On July 14th we are holding a memorial meeting for Jean-Claude Bradley in Cambridge. Do come; it’s open for all. [NOTE: we hope to get live streaming for those who can’t come.]
Jean-Claude Bradley was one of the most influential open scientists of our time. He was an innovator in all that he did, from Open Education to bleeding edge Open Science; in 2006, he coined the phrase Open Notebook Science. His loss is felt deeply by friends and colleagues around the world.
On Monday July 14, 2014 we shall gather at Cambridge University to honour his memory and the legacy he leaves behind with a highly distinguished set of invited speakers to revisit and build upon the ideas which inspired and defined his life’s work.
Simon Coles, University of Southampton, UK
Robert Hanson, St. Olaf College, USA
Nina Jeliazkova, Ideaconsult, Bulgaria
Andrew Lang, Oral Roberts University, USA
Daniel Lowe, NextMove Software, UK
Cameron Neylon, PLOS, USA
Peter Murray-Rust, Cambridge University, UK
Noel O’Boyle, NextMove Software, UK
Henry Rzepa , Imperial College London, UK
Valery Tkachenko , Royal Society of Chemistry, UK
Matthew Todd, University of Sydney, Australia
Antony Williams, Royal Society of Chemistry, UK
Egon Willighagen, Maastricht University, Netherlands
For me this is not to look back but forward. Science, and science communication is in crisis. We need bold, simple visions to take us out of this, and Open Notebook Science (ONS) does exactly that. It:
- is inclusive. Anyone can be involved at any level. You don’t have to be an academic.
- is honest. Everything that is done is Open, so there is no fraud, no misrepresentation.
- is immediate. The science is available as it happens. Publication is not an operation, but an attitude of mind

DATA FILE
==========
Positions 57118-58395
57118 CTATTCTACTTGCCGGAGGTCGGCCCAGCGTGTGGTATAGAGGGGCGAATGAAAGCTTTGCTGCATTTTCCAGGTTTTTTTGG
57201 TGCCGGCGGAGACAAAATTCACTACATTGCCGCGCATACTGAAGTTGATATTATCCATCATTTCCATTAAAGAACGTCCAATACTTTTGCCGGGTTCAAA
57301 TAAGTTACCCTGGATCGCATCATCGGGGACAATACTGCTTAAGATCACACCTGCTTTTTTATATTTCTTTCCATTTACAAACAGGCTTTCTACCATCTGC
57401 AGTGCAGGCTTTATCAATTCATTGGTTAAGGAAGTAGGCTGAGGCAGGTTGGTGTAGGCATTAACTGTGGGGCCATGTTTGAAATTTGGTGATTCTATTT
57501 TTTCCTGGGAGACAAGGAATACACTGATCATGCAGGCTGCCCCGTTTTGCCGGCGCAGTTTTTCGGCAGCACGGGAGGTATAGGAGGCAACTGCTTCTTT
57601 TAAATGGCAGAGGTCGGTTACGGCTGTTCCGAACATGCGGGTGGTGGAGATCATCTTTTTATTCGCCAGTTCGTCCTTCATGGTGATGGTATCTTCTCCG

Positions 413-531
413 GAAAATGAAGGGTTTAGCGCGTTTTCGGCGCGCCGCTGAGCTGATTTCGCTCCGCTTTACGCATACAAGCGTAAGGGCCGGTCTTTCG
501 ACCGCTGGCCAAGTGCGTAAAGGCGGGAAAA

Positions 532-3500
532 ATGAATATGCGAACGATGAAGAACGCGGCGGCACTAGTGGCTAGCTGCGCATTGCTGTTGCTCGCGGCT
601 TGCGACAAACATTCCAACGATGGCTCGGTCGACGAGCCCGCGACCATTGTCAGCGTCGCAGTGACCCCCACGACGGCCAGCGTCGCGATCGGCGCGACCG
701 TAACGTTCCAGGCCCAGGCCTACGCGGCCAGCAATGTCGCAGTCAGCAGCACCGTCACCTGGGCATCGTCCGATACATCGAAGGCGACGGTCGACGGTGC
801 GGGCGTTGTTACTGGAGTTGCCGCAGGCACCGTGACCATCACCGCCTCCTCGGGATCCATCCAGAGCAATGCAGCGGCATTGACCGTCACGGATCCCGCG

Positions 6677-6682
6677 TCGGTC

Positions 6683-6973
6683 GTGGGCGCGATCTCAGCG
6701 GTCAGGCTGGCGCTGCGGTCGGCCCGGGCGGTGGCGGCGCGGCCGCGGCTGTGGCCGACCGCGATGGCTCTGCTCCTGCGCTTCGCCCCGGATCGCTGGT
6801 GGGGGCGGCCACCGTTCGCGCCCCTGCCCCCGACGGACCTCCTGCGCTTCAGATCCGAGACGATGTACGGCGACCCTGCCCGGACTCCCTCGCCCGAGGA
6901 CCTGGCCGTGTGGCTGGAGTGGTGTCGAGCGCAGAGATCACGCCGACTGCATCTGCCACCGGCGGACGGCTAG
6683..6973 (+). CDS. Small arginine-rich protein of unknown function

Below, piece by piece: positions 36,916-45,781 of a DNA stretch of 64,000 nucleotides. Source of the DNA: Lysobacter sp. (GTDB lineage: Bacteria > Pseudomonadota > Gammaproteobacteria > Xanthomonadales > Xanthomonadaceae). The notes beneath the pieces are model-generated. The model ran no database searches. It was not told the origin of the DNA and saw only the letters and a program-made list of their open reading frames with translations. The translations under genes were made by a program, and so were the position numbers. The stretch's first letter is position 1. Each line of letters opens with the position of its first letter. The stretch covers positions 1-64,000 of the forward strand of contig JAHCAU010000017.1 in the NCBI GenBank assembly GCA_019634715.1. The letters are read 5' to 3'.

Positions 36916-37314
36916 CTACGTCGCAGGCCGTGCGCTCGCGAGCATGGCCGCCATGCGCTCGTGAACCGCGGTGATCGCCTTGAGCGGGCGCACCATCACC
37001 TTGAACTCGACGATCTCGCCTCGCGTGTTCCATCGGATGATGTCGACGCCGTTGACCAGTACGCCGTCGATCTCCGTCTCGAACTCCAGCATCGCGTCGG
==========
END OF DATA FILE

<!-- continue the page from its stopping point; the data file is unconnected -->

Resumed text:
- is preserved. ONS ensures that the record, and the full record, persists.
- is repeatable or falsifiable. The full details of what was done are there so the experiment can be challenged or repeated at any time
- is inexpensive. We waste 100 Billion USD / year of science through bad practice so we save that immediately. But also we get rid of paywalls, lawyers, opportunity costs, nineteenth century publishing practices, etc.
and a lot more. I shall take the opportunity to show the opportunities:
“Open Notebook Science NOW!” – Peter Murray-Rust, University of Cambridge and Shuttleworth Fellow
Open Notebook Science can revolutionise science in the same way as Open Source has changed software. Its impact will be massive: greatly increased quality, removal of waste and duplication, and an inclusive approach to involving citizens in science. It’s straightforward to do in many areas of science, especially computational. I shall present an ONS model which we can all follow and adapt. The challenge is changing minds and to do that we should start young.